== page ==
CITES and FAO promote better understanding of the application and effectiveness of international regulatory measures for the conservation and sustainable use of sharks

Whale shark (Rhincodon typus), listed in CITES Appendix II, is one of
the 12 species of shark that have been included in CITES Appendices

The report of an international workshop to “Review the Application and Effectiveness of International Regulatory Measures for the Conservation and Sustainable Use of Elasmobranchs”, convened jointly by the Food and Agriculture Organization of the United Nations (FAO) and CITES in Genazzano, Italy, has been published by FAO.

The workshop was attended by specialists, acting in an individual expert capacity, from a variety of different disciplines, sectors and geographic regions.

Amongst their key conclusions, the workshop participants agreed that:

  • international cooperation of States is very important for a species (or stock) with a broad geographic distribution to ensure that necessary management measures are applied over a sufficiently large distribution area; otherwise, the measures taken by one or a few States might not have the desired effect on the status of the species or stock;
     
  • every regulatory measure will be met with a mixed response by civil society when different groups have different interests;
  • scientific assessment and data collection for sound shark management regimes at national and international levels are important, together with species identification tools and appropriate training of data collectors and inspectors;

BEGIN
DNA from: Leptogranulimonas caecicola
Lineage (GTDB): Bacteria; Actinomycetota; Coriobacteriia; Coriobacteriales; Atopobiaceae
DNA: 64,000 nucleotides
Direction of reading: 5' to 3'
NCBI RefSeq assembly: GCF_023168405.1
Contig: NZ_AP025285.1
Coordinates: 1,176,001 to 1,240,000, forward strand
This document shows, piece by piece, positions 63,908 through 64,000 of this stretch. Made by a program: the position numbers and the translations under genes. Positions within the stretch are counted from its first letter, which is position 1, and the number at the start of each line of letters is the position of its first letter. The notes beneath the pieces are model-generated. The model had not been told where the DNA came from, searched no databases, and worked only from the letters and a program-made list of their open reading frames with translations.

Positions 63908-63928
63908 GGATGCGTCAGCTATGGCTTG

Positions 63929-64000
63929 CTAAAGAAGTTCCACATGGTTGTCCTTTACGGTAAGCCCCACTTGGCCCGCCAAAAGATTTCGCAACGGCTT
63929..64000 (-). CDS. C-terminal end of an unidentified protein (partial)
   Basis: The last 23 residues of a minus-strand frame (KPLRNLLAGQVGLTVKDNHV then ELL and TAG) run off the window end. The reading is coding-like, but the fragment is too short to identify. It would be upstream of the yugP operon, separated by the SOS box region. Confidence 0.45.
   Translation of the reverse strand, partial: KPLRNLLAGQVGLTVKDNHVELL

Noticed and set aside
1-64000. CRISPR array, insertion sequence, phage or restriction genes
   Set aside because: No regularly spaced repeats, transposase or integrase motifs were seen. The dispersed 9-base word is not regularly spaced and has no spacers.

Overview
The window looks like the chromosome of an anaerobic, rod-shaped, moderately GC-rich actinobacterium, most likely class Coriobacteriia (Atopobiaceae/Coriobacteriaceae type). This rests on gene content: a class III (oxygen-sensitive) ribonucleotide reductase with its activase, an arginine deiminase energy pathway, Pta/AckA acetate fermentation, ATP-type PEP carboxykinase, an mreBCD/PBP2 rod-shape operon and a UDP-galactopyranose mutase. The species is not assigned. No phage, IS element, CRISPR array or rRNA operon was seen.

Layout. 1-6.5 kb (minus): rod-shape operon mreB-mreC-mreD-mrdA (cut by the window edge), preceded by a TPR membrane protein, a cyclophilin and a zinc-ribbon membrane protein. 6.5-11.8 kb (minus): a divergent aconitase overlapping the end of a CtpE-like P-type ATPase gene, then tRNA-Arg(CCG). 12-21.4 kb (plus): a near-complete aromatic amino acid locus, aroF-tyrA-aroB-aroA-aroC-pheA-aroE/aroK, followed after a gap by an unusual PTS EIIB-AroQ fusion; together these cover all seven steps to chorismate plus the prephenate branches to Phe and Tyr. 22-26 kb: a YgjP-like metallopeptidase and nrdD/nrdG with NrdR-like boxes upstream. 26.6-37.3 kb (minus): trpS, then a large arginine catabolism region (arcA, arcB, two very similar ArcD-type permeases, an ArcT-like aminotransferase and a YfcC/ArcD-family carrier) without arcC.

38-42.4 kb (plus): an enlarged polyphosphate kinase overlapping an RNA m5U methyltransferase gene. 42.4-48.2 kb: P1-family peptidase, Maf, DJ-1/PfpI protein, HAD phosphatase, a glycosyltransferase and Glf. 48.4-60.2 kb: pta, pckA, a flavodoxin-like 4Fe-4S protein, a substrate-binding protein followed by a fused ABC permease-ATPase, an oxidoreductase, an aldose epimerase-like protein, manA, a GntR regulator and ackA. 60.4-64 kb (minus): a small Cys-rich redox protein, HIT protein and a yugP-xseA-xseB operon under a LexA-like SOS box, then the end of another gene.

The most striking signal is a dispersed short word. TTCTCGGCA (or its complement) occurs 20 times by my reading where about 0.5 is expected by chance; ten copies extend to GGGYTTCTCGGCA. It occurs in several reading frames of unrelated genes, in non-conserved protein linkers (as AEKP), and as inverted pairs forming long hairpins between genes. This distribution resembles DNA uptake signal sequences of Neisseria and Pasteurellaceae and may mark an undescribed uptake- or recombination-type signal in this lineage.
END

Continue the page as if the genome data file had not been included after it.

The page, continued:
• while every effort to improve scientific assessment should be made, the application of adaptive management and precautionary management approaches as well as the ecosystem approach to fisheries should be considered;
  • Information from fishery-independent sources (i.e. scientific surveys) is very important for scientific stock assessment and subsequent management advice, however, these types of activities are very costly and may be beyond the economic realities of developing countries without international assistance and cooperation; and
  • the listing of sharks on one of the CITES Appendices alone cannot effectively ensure their conservation without a proper fishery management scheme, therefore, the use of CITES to regulate international trade in sharks should be considered as a complementary measure rather than an alternative to traditional fisheries management; under the right circumstances, however, international trade measures – provided they are properly implemented - can play a valuable supportive role in helping to ensure sustainable fisheries and provide incentives for the creation or enhancement of a fisheries management scheme for the species concerned.

“This was a very valuable workshop involving a wide and varied range of stakeholders” commented John E. Scanlon, CITES Secretary-General. “It demonstrates how CITES and FAO are working together, within their respective mandates, to address the serious challenges faced in sustainably managing the world’s sharks, rays and skates”, he added.